a Speculoos is a very simple, yet tasty, cinnamon spice cookie, as widely known
as Oreos in the US.
It’s from Belgium
originally, but has become a favorite of the French (and of Amélie Poulain in the French film,
Amélie).

So we decide to make home-made Speculoos to use for
the trifle. The children bring out the ingredients, Philéas mixes, Calista knows
all about making a well in the dry ingredients to pour the wet. As we shape the
dough, Calista suggests adding more butter, as it is too dry. She’s correct,
that does the trick. We are in Normandy
after all, the land of cream and butter. In doubt, add more.

Watching Philéas getting so excited about making tonight’s
dessert, and Calista licking the bowl of cream, I feel thrilled at the idea of paying homage
to their gourmet spirit in this space. Their mother is a dear childhood friend of mine,
we’ve known each other since we’re 11, and the thought of our children cooking
and eating together couldn’t make me happier.
This dessert is very easy to make for children, and it is a wonderful refreshing treat for the whole family. The cookie softens
under the yogurt and the fruit adds a splash of sweetness. It is a reasonably healthy
treat, which I will make in Los Angeles,
if only to be transported back to Philéas and Calista Land, for a trifle in time.

Calista & Philéas’ Speculoos trifle

For the cookies (Prepare dough one day ahead)

(Original recipe found here)

2 cups all-purpose
flour

½ cup brown sugar

1 egg

1 tsp allspice

1 tsp cinnamon

1 tsp baking powder

½ cup (100 g) butter,
melted

In a large bowl, mix the flour, brown sugar,
allspice, cinnamon, salt and baking powder.
Make a well (hole) in the middle of the dry
ingredients and add the lightly beaten egg and melted butter.

Gently mix together (easier done with both hands)
to form a tube of dough that holds together (if too crumbly, add a little more
melted butter).

Wrap in plastic and keep in the fridge overnight or
more.

Preheat the oven at 350° F.

Cut into ¾ inch slices. Place them on a baking
sheet over parchment paper.

Bake in the oven for 10-15 minutes. Let cool.

(Recipe invented by Calista, 9, and Philéas, 5)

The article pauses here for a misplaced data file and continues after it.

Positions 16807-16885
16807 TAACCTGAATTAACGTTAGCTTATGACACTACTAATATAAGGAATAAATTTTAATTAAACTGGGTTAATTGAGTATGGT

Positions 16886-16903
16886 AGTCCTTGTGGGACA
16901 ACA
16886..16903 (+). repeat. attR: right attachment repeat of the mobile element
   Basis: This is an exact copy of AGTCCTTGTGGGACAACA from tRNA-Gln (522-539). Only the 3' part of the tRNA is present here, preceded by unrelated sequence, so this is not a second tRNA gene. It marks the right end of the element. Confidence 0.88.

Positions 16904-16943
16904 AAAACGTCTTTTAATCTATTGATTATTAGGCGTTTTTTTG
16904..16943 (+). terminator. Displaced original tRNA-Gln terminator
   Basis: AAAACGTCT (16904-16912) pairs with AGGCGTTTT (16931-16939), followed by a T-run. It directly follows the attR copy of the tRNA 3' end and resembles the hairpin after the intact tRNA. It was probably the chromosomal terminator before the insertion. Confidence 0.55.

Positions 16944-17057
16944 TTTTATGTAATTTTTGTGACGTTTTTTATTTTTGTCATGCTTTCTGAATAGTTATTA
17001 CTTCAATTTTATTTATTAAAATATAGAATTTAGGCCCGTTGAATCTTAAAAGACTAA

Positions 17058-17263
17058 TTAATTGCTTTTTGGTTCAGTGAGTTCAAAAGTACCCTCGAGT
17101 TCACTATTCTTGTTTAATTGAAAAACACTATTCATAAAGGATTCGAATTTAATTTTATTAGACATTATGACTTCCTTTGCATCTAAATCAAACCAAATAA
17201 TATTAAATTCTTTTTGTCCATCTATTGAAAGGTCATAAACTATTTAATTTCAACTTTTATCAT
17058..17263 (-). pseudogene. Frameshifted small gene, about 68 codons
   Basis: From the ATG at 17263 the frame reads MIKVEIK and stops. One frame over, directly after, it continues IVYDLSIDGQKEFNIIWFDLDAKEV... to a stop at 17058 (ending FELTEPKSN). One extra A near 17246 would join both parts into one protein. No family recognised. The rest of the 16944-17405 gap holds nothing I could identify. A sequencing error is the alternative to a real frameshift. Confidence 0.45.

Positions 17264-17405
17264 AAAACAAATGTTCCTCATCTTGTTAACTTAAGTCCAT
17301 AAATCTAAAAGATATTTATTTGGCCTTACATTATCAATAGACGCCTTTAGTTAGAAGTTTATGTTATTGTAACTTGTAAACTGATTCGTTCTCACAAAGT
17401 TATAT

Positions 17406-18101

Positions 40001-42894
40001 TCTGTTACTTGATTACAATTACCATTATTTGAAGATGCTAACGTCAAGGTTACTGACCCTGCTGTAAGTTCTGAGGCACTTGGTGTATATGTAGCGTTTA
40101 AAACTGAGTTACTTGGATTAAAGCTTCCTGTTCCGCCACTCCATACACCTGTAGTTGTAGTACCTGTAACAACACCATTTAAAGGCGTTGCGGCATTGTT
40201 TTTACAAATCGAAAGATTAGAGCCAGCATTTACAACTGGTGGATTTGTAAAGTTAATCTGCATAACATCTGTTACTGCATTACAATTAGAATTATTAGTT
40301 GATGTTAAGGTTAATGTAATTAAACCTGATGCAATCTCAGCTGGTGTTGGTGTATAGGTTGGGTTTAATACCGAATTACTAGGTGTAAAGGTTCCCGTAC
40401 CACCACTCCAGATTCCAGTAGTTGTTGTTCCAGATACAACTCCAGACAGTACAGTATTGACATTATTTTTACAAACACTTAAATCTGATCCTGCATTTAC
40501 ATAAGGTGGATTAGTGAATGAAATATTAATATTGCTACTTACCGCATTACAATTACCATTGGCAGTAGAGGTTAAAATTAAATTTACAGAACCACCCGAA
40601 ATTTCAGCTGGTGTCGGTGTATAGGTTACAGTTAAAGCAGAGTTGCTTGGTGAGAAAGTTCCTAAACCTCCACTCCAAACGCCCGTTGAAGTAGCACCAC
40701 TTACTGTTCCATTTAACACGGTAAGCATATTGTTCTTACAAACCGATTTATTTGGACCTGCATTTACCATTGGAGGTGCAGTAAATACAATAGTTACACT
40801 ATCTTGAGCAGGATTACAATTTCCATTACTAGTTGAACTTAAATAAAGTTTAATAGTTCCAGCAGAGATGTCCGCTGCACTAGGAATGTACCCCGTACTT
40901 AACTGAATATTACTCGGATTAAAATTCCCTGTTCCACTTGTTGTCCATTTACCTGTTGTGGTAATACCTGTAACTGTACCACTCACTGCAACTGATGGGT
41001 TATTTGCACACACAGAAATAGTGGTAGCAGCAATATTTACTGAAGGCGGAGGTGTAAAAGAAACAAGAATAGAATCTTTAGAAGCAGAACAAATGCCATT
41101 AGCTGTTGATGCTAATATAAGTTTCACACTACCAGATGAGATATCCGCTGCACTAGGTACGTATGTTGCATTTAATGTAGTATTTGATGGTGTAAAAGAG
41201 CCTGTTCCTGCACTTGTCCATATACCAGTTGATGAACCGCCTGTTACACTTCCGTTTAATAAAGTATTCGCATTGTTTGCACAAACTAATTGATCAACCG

3 cups of Greek yogurt (use the creamiest you can find, and avoid 0% fat)

2 tbsp of crème fraîche

(*Alternatively, you can easily find and use whole
milk plain yogurt with cream on top)

2 tbsp Brown sugar

4-5 cups of cut-up fresh fruit (For us, it was 5
peaches and nectarines. Use what’s available in season, pears and apples in
winter, stone fruit in summer. Organic canned fruit could also be used)

Speculoos cookies
Lay Speculoos cookies flat to cover the bottom of a
serving dish.

In a bowl, mix the yogurt and cream. Then add the
brown sugar and mix.
Pour the yogurt mixture on top of the cookies, and
use a spoon to spread it evenly.

Place the fruit on top and place in the fridge
until ready to serve.

Hazelnut cookies recipe

.The holiday season has got me thinking about wants and expectations.

Pablo had a wonderful Christmas, and was quite showered with gifts. It was his first “aware” Christmas, he knew about Santa Claus coming and bringing gifts. And I have been debating for some time about what I want to tell him about gifts and Santa Claus, because I would like him to enjoy thinking of and making gifts to others too. And I would like him to recognize how thoughtful others have been to him. And yet, I would like him to experience Christmas as a child, with all the magic of Santa, Rudolph, stockings and the whole bit.

I have on occasion witnessed older children wanting something in particular, and being excited about wanting it, expecting to get what they want, and being completely uninterested and underwhelmed by the many other gifts they receive, which seems like such a shame and waste. It just feels so ungrateful and entitled somehow, it makes me cringe. They know they’re going to get what they want, so they expect it. Which got me wondering: are expectations the root of ungratefulness?

Entitled people I’ve encountered in my life have never seemed grateful to me. If we expect something, feel entitled to receive it as a matter of normality, then I suppose there’s nothing to be grateful for. And if for whatever reason, we don’t get what we expect, it can go one of two ways: we blame others, or we blame ourselves.

Yet again, life isn’t that simple.

Looking in the mirror, I realized this is something I have struggled with myself. Expecting to get the things that I want in life. That has certainly been the cause of some bitter disappointments (and self-blame). And I have learned just how crucial it is to differentiate quite clearly in my mind what I want from what I expect. When it involves other people and things outside of our control (and every part of living involves things outside of our control), we have no business expecting anything really. The only things we should expect, besides stuff like gravity, are things within our control, that involve ourselves, our effort, our work. I feel it’s OK to want something, just as long as I am fully aware I may not get it, or not the way I envisioned it. And to be all the more grateful when I do get it.